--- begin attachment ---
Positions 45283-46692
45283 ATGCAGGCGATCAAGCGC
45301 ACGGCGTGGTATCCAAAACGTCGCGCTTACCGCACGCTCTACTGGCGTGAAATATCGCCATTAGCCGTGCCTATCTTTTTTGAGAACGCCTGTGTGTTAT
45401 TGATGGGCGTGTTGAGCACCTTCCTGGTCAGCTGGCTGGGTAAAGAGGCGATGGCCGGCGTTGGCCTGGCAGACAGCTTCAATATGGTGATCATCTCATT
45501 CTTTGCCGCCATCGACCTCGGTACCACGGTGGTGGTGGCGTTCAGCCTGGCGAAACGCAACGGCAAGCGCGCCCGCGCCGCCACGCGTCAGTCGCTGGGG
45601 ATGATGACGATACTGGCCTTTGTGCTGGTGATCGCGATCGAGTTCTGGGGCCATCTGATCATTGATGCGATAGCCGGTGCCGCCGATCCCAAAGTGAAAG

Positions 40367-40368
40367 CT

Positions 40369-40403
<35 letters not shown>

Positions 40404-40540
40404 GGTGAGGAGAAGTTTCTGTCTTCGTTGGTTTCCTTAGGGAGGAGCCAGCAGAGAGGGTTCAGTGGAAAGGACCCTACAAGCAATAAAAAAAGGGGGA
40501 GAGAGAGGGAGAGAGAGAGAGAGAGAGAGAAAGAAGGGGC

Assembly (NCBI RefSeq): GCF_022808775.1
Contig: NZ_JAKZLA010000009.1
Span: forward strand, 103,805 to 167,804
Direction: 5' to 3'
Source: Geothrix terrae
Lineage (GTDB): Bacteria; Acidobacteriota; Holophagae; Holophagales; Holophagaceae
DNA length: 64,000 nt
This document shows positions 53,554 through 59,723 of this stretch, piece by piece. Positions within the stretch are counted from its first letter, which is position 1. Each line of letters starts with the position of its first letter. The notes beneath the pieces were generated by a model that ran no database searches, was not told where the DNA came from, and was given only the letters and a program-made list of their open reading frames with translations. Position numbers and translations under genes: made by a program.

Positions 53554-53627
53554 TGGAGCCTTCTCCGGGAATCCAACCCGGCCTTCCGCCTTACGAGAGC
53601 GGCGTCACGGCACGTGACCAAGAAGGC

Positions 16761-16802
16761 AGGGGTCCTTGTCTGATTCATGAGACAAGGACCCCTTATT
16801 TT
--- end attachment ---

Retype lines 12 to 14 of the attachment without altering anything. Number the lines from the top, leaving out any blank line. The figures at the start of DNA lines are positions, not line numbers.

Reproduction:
40404 GGTGAGGAGAAGTTTCTGTCTTCGTTGGTTTCCTTAGGGAGGAGCCAGCAGAGAGGGTTCAGTGGAAAGGACCCTACAAGCAATAAAAAAAGGGGGA
40501 GAGAGAGGGAGAGAGAGAGAGAGAGAGAGAAAGAAGGGGC

Assembly (NCBI RefSeq): GCF_022808775.1